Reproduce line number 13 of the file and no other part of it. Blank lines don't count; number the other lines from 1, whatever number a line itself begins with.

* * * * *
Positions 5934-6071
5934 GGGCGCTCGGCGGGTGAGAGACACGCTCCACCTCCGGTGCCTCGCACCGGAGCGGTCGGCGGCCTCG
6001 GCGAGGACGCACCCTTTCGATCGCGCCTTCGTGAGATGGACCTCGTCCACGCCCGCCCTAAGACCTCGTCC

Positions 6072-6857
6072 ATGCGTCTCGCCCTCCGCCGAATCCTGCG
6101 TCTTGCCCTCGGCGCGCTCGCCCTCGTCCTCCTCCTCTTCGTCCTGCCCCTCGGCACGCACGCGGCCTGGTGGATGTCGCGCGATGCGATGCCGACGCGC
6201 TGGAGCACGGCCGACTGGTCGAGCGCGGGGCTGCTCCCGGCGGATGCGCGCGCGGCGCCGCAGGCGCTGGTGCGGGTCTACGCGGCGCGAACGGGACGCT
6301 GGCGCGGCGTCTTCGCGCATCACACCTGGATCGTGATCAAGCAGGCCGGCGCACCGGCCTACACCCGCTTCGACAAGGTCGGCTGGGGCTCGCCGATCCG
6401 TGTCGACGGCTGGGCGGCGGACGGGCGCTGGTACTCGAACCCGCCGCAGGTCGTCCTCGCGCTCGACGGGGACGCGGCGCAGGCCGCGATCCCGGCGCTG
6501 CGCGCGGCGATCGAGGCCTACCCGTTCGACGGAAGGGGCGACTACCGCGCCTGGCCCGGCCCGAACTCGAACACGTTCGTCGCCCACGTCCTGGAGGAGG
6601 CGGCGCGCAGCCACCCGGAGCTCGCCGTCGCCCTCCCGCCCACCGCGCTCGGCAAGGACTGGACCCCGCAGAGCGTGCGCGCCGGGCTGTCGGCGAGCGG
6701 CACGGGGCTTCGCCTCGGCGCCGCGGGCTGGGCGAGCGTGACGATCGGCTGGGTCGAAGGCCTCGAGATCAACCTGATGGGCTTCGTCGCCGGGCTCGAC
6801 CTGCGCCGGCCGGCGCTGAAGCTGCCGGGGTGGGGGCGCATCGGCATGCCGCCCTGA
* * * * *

6801 CTGCGCCGGCCGGCGCTGAAGCTGCCGGGGTGGGGGCGCATCGGCATGCCGCCCTGA